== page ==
added 11/17/2004 by Scott Barzilla
It seems that the Astros are making more news off the field this off-season than on the field. When Gerry Hunsicker resigned we thought there would be a new assistant hired to replace Purpura. That seems simple enough, but the Astros have used this as an opportunity to reshape their entire organization. The Astros announced three new hires this week. The most notable of those were former Astro first baseman Enos Cabell and former interim Diamondbacks manager Al Pedrique.
Pedrique will be a liaison with the new assistant general manager when dealing with the farm system. Cabell’s role is a little murkier. He was hired this summer to be a special assistant to Gerry Hunsicker. This week, the Astros hired him full-time. When he was hired, it was said that he would help bring more minority participation in the game throughout the inner city. Now, we can only surmise that he will have a similar role within the organization.
Neither Pedrique nor Cabell have any experience in the management side of the game. Pedrique served as a minor league instructor and manager with the Astros before he moved onto the Diamondback organization. Cabell once served as a special announcer on home TV games back in the late 1980s. Cabell’s stint didn’t last very long (it was probably comments like, “Mike Scott is a pitcher of great statue” that did him in) and he fell away from the game. Obviously, it can be questioned exactly what he brings to the table.
Well, there is one obvious reason why both were hired. Enos Cabell is an African-American and Al Pedrique is Hispanic. If this seems grossly simplistic and unfair to the two men to dwell on that then we need to decide where to place the blame. Pedrique and Cabell are good baseball people, but they are miscast in their roles as special assistants to the general manager. Of course, they won’t necessarily get in the way, but they are superfluous. If they are superfluous then why were they hired?
Perhaps it is only on a subconscious level, but the Astros are reacting to criticism from the press about their lack of diversity. Perhaps, Cabell is a good candidate to address these issues. The Astros are one of the few teams in the game not to have a prominent African-American player on their team. Carl Everett was the last player and he was traded following the 1999 season. That is very noticeable to the African-American community and to those at the Chronicle that harp on those issues.
Jose de Jesus Ortiz and John P. Lopez in particular (and Richard Justice more generally) have called out the Astros for their lack of success in minority hiring. When Tim Pupura was hired, Ortiz made a huge stink that experienced, minority candidates were not interviewed. They have all but said they will look at any non-minority hiring with a lot of skepticism. So, will the hiring of Enos Cabell and Al Pedrique stem the tide in the press? Let me be the first to say I don’t know and I don’t care.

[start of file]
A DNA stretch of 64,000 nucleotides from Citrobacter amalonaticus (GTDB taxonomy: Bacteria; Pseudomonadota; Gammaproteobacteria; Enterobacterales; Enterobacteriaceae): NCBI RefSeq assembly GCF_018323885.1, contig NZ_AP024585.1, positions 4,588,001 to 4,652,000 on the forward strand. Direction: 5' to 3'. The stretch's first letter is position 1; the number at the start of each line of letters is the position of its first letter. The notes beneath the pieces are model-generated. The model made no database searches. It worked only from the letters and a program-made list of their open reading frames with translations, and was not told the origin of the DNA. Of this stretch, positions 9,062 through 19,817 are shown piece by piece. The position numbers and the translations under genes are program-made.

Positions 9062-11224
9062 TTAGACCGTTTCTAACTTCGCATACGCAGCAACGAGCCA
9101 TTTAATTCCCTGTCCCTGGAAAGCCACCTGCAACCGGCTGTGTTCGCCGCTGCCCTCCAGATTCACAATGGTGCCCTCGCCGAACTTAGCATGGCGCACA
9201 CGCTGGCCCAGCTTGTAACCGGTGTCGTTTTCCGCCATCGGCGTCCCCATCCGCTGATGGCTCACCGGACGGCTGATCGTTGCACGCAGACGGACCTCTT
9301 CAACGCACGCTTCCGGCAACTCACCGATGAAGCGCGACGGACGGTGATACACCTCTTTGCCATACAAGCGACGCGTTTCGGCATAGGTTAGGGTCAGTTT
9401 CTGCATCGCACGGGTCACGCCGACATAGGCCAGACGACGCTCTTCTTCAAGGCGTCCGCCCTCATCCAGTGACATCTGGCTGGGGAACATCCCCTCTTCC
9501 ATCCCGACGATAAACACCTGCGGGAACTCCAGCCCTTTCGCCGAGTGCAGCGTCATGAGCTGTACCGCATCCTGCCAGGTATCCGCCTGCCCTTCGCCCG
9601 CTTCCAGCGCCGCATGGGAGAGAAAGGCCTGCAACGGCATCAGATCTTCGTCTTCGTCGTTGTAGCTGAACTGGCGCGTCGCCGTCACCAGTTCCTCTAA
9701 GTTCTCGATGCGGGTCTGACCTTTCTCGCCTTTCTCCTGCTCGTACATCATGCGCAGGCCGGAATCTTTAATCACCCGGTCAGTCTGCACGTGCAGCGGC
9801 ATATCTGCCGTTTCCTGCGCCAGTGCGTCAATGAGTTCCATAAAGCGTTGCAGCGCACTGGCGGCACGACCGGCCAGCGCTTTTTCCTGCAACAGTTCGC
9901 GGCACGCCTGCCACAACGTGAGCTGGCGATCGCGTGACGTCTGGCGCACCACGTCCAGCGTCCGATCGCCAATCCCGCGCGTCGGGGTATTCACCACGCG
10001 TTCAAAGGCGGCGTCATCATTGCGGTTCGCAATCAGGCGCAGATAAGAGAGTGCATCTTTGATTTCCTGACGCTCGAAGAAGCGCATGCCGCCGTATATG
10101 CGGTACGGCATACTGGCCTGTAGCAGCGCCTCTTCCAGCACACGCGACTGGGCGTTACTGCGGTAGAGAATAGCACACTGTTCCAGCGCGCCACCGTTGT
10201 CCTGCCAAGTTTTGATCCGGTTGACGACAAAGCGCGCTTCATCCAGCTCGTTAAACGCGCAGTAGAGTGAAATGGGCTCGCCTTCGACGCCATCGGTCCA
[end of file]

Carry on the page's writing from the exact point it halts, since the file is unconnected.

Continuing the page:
Personally, I would like to see someone well-versed in sabermetrics get the job. If you look at the trend in baseball you will see several teams that have moved this direction with a great deal of success (Red Sox, Blue Jays, Dodgers, Athletics, Twins). It is always disconcerting to see teams continue to hire the old guard when the new way has proven to be successful. Also, it is frustrating to see teams make moves that are clearly foolish in the eyes of simply sabermetrical analysis. This is no more frustrating than when your own team does it.
Now, where does minority hiring fit into this? It all depends on how you phrase the question. Are you looking for the best possible candidate that fits what you are looking for (sabermetrical knowledge, experience with farm system, up and comer) or are you looking for the best possible minority candidate? The Astros can give into the pressure from the press or they can hire the best candidate they can find.
Why is the assistant general manager’s position important? We should probably start with a rundown of what Purpura did as the assistant. He was personally responsible for the farm system. This is a farm system that produced the likes of Chris Burke, Morgan Ensberg, Jason Lane, Richard Hidalgo, Lance Berkman, Roy Oswalt, Wade Miller, Tim Redding, and Brad Lidge. He also handled the financial portion of the contracts. In other words, he is the mastermind behind the back-loaded contract. Purpura can continue to negotiate the financials, but someone needs to be there to keep prospects coming up through the system.
The Astros must find someone to fill those shoes. This is no time to be filling quotas. If the Astros play their cards right they may find someone that can fill those holes and provide a good mind for the new trends in sabermetrics. If they give into public pressure now they will still have a hole their management team for quite some time. This is where the other half of the dilemma comes into play. Does hiring a minority candidate that isn’t qualified further the interest of diversifying the game? I think we know the answer to that question.
Consider the case of Pedrique himself. Yes, he was given an opportunity to manage at the big league level, but it was in a situation where he was destined to fail. Will he get another opportunity after his disastrous record in Arizona? It doesn’t help the cause to hire anyone into a situation where they can’t possibly succeed. The same will be true if a token minority candidate is hired to be the new assistant general manager. In America, we all hope can get to a day where the most qualified candidate will get every job regardless of race, color, creed, or gender. We don’t get there by blindly looking past qualified candidates to appease those in the community that would question the Astros hiring practices of the past.
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